Edited Image 2016-03-08 20-32-35


For a quick overview of how to do short-term missions well, Sarita Hartz at A Life Overseas blog has provided ten helpful tips on what to do and what not to do.

Short Term Missions.com, a ministry of Mission Data International, has a series of articles on short-term missions trips. Additionally, it contains a search function, allowing site visitors to search through their database of mission trips from various agencies.


A Guide to Short Term Missions: A Comprehensive Manual For Planning an Effective Mission Trip by H. Leon Greene, M.D.

By far the best book I have found on short-term missions, this book provides practical information on the pros and cons of short-term missions, the elements of a good mission team, the determination of gifting and call of participants, the costs of short-term missions, the steps in preparation, and the effects of culture shock and reverse culture shock and balances this practical information with the importance of maintaining the correct perspective and remaining flexible. There is also an extensive appendix containing a preparation timeline and principles, information on preparing a testimony, a checklist of things to take, steps in forming a mission team, information on how to stay healthy and be properly prepared for emergency situations, and a substantial list of books for further reading.

Effective Engagement in Short-Term Missions: Doing It Right! edited by Robert J. Priest

A compilation of over twenty articles on various aspects of missions, this book covers a broad range of topics, including a brief history of short-term missions (STM), an overview of trends in STM, various case studies of STM teams, legal issues related to STM, the effects of culture shock and reverse culture shock on team members, ways to create lasting positive change in STM participants, and an examination of how short-termer can "travel in ways that honor God's redemptive purpose."

Toxic Charity: How Churches and Charities Hurt Those They Help and How to Reverse It by Robert D. Lupton

Drawing on his experience in urban ministry in Atlanta, Lupton explains how charitable giving can and often does cause more harm than good to the communities that individuals are wanting to help because, "Giving to those in need what they could be gaining from their own initiative may well be the kindest way to destroy people." Instead, he espouses community development which focuses on working with those in need, identifying and building on local assets, identifying what the local community sees as the most important needs, investing with the poor, developing local leadership, and working at a pace that the community is comfortable with in order to bring about lasting change.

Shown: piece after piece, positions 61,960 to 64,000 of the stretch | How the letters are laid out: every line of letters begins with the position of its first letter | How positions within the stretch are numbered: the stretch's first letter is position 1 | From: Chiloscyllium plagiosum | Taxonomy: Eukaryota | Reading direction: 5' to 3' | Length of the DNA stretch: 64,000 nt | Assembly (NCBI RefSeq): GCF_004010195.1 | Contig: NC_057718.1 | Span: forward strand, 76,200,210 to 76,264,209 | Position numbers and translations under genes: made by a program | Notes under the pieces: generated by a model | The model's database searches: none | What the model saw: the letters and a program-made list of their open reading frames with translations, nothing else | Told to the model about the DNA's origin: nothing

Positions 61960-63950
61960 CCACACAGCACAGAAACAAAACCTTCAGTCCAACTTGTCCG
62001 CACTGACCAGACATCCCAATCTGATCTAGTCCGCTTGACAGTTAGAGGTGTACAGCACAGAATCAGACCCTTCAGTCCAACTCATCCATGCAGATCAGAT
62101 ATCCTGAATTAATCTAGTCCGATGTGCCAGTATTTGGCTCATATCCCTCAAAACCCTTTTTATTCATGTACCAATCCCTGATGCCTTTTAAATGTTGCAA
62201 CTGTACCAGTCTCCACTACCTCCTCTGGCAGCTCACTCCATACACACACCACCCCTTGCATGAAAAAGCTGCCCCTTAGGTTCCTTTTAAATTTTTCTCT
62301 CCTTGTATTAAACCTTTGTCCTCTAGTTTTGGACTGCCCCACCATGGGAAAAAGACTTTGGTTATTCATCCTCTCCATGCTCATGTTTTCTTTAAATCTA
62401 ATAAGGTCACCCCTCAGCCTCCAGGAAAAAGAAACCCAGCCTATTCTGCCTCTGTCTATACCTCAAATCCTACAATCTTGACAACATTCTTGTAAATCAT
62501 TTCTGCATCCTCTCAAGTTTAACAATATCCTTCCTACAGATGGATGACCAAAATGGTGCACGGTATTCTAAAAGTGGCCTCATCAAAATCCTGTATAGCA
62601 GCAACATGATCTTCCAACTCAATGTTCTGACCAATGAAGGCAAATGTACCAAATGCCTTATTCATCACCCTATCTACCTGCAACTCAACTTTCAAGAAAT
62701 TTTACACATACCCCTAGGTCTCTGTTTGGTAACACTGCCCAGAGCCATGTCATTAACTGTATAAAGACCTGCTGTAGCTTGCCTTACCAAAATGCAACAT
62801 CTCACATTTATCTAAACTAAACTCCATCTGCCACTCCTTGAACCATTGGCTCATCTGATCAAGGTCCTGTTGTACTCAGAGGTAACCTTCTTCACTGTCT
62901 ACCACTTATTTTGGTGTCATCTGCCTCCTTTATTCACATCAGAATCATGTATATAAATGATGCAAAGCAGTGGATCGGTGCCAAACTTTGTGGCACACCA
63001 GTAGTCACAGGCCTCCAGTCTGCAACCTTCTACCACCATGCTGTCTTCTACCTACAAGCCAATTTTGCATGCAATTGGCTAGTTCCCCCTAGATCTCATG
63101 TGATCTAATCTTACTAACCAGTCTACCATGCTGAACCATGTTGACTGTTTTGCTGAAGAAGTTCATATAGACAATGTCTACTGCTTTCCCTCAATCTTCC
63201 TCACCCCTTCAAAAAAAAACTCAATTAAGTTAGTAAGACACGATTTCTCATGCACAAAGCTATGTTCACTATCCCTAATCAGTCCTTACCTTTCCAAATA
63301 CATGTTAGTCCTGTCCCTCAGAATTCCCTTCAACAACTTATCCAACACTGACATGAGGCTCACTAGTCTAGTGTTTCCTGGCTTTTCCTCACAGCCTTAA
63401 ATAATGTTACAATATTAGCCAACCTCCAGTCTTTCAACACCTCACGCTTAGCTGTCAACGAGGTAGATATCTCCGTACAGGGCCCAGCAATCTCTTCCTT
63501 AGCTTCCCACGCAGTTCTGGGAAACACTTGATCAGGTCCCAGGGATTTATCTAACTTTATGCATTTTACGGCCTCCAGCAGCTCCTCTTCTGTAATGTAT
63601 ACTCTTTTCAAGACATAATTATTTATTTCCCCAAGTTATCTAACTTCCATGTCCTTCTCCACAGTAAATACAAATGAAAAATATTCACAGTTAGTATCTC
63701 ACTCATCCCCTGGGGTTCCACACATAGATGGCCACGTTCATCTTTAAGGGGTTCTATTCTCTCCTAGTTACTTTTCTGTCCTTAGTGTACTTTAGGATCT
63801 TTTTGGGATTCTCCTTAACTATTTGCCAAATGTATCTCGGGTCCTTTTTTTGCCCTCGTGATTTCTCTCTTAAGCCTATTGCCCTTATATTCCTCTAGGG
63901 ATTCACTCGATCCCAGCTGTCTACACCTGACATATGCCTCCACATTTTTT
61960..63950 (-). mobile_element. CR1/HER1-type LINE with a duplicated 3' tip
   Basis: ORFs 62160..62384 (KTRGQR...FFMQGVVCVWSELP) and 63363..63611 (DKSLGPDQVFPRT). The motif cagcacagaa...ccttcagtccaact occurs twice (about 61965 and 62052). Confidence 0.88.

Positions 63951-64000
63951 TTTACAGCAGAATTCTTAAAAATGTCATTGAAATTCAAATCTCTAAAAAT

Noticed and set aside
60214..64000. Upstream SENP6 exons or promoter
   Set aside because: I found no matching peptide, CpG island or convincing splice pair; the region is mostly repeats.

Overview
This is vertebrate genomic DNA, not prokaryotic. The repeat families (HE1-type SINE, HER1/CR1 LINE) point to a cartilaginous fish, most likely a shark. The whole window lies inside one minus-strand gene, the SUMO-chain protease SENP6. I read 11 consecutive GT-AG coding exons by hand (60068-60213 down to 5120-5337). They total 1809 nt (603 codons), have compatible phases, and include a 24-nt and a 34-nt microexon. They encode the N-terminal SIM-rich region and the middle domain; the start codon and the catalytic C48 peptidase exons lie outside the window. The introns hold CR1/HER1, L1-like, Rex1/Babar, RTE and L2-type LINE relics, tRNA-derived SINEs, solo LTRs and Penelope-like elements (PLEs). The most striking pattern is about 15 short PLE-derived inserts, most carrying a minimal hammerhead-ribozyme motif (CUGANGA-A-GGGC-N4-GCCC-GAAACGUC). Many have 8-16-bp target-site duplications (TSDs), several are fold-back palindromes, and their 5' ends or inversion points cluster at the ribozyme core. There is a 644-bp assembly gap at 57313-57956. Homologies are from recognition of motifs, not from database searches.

When Helping Hurts: How to Alleviate Poverty Without Hurting the Poor... and Yourself by Steve Corbett and Brian Fikkert

Corbett and Fikkert explain that an incomplete definition of poverty in terms solely of material poverty in combination with the God-complexes of the materially non-poor and the feelings of inferiority of the materially poor lead to harm being done to both the materially poor and non-poor. They articulate strategies to develop policies and programs that will help a community by addressing both broken systems and broken individuals using a highly relational approach.

Serving With Eyes Wide Open: Doing Short-Term Missions with Cultural Intelligence by David A. Livermore

Livermore attempts to bring awareness to the blind spots in short-term missions by "examining the perspectives and assumptions we bring to our cross-cultural practices." He begins by taking a broad view of the world in contrast to the more narrow perspective of the West, goes on to examine conflicting perspectives on short-term missions between the global church and North Americans, and concludes by exploring how to effectively apply cultural intelligence to short-term missions.

After the Trip: Unpacking Your Crosscultural Experience by Cory Trenda

Trenda attempts to assist those returning from short-term missions trips in synthesizing their "experiences into actionable lessons that can, over time, actually change one's life trajectory." He encourages returnees to take time to process their experiences, to record stories of people and events that powerfully impacted them, to consider Scripture from the perspective of Christ-followers from other cultures, to seek an understanding of those who are different from us and the ways that all people from every culture are the same, to look for opportunities to foster ongoing interactions in cross-cultural experiences, and to find ways to be an advocat within your sphere of influence.